August 22, 2011

Answers To Blog Comments

The following blog comments are from the "Quick Update" post that I made on July 27th. I thought the questions were very interesting and decided to post my answers in case anyone else was interested. I'm sorry that it took so long to post this, I've been trying to queue up multiple blog posts at once.
Anonymous said...
"Hey, just wondering do you have a survival job? or did you have a survival job while you were working on booking steady jobs. Other than the waiting tables lol"
-No, I don't have a survival job, this is what I do full-time. I do work a part-time job 2 days a week (reservationist) and the money is direct deposited into me and my husband's "Moving to LA" savings account. I'd say 98% of my income comes from my modeling/acting jobs.

I used to work a survival job my first few years in NYC, and sorry to disappoint you, but I was a server!!
Jazine said...
"Hey Andrea, Congrats on the CBS Stay at Home Dad short vid. It was funny and cute. You were great. I wish you the very best in your career. I saw Captain America last weekend, and for some reason when I was looking at Chris Evans, I couldn't help but think how stunning you would be in a romantic drama or comedy with him as your leading man! Cheers!"Delete
-That's very sweet of you to say, thank you! I'd do a movie with Chris Evans any day! LOL
Anonymous Jamie said...
"What book have you read that you would recommend other actors to read (acting related)"
-I haven't read an acting related book in a long time. To me, they all say the same things. The book I'm about to recommend isn't about acting, but it can help you cope with the business and emotional sides of acting in a tremendous way. It's a great book for life, in general! It's called The Four Agreements by Don Miguel Ruiz. The book is small and very short, less than 150 pages and so worth the read!
In short, the four agreements are as follows:

1. Be Impeccable With Your Word
2. Don't Take Anything Personally
3. Don't Make Assumptions
4. Always Do Your Best

Carl said...
"Do you have any career coaches, your doing it up so big!"
-Thank you! But no, I don't have any coaches. I mean, I do ask my manager and agent for advice. I also consult my husband and close friends when I'm experiencing a decision making dilemma. I think I just have a pretty clear idea of who I am, what I want, and how I can attain it. If one method doesn't work, I try something else.

Jay said...
"Hey, before you had an agent. Where would you look for acting jobs."
-I looked to the major casting sites that are accessible to actors such as Actors Access and Backstage, and then the 'lesser' sites such as Mandy and NYCastings. I don't know of any others that are just as good as these four. If anyone has recommendations, please post them in the commments! And of course, STAY AWAY FROM CRAIGSLIST!!!!


  1. Awesome information!!! And thanks for answering my questions. I wanna get a survival job but Im such a klutz so I couldnt be a waiter lol.

  2. I know as Actors you start off doing free work. Student films etc, but when do you think you should stop and go after paid work. I ask incase one person stops at 3 student films and does a job that taft hartley them but they dont have enough experience in their resume.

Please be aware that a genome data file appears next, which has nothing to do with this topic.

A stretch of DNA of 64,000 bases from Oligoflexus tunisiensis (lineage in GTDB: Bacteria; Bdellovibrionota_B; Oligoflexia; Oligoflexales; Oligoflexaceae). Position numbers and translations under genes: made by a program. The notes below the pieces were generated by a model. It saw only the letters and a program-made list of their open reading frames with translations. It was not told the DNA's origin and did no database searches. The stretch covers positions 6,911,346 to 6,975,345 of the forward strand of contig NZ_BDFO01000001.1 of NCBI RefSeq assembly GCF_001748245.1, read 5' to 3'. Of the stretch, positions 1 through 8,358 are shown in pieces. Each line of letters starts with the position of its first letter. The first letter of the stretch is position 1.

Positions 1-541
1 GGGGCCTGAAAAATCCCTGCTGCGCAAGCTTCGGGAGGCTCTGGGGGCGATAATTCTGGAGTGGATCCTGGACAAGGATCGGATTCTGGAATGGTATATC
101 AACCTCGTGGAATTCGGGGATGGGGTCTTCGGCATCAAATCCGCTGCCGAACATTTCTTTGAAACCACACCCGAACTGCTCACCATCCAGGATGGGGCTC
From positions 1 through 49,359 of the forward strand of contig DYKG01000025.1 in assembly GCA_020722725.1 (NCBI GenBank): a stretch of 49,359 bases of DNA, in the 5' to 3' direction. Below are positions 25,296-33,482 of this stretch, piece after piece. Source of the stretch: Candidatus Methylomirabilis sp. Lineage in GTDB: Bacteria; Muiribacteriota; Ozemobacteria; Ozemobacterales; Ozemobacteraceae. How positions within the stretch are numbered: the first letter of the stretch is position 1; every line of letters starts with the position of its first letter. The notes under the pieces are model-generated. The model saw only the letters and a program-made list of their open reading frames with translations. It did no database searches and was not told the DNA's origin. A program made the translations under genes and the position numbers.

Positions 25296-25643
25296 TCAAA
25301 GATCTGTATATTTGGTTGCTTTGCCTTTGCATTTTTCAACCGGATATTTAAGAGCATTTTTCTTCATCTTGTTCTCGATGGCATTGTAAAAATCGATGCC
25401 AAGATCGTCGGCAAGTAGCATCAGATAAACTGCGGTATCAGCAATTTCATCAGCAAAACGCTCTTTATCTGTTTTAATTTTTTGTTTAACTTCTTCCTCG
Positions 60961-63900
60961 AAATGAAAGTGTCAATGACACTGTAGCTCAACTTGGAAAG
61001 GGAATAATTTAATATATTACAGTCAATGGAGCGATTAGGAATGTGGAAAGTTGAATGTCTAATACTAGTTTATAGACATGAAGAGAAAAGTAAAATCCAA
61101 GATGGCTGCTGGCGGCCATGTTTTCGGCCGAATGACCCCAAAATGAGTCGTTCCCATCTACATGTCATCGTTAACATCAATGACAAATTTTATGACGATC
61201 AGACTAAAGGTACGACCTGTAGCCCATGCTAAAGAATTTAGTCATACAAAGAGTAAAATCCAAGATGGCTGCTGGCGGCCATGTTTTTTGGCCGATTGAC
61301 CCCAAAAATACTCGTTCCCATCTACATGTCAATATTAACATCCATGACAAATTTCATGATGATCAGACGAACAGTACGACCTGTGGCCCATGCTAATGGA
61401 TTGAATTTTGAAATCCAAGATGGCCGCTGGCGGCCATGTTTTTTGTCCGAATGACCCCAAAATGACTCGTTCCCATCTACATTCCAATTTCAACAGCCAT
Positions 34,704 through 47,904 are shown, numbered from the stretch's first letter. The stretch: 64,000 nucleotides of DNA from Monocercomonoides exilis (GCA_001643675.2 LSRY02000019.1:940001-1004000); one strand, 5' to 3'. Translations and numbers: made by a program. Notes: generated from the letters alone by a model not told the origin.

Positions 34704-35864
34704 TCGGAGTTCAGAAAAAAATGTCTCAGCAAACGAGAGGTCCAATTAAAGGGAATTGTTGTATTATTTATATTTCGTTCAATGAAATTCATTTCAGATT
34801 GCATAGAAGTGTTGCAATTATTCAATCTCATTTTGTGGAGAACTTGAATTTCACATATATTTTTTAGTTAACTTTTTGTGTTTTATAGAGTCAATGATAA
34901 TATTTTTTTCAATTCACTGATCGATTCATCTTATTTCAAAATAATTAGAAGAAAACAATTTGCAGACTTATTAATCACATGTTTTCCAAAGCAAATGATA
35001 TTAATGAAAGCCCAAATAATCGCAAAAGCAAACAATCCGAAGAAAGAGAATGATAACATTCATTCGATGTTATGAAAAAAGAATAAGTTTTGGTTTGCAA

3. @Anonymous, you're welcome. Waiting tables isn't the only restaurant survival job. You can work as a host/hostess or a reservationist!

    @Kyle, I think this is determined on an individual basis. Some people get lucky (maybe they are 18 and drop dead gorgeous) and land an agent with no experience. Other people set a goal to do 5 student films before looking for an agent to help them get paid work.

    I think it's smart to have SOMETHING on your resume (and excellent headshots) before looking for an agent because, let's face it, your odds of getting paid work without an agent are slim. Having a few credits, even if they are student films, will make you more attractive to potential agents.

    My opinion is that you should continue to do student films and unpaid indies until you get an agent. For one, the experience and connections that you make are very helpful. Second, it's difficult to get footage from these projects so the more you do, the more likely you are to receive enough footage to put together a reel.

    I don't really know what you mean when you talk about stopping at 3 student films and getting Taft-Hartley'd. Can you clarify?

  4. Thanks for your answer! Meaning say I do 3 student films and I feel likes its enough and then I go on to look for paid work then I book a job that taft hartley me, meaning they make me a sag member and pay my dues. Would you feel that would be too soon to turn SAG becausei only did 3 student films.

  5. Awesome post Andrea! Keep them coming. These answers were so helpful!

  6. @Kyle, being Taft-Hartley'd means that you are SAG Eligible. That does not mean that you HAVE to join. Some of the best advice I've ever gotten was to never join SAG unitl you HAVE to, meaning, you book ANOTHER SAG project and you become a Must-Join.

    Once you join SAG, you will be cutting off access to non-union projects. With just 3 student films on your resume and no agent, you won't have a ton of opportunities to audition for SAG projects.

    Joining SAG means you are ready to compete at a professional level. Are you ready to compete with the big dogs?

    @Larissa, thanks!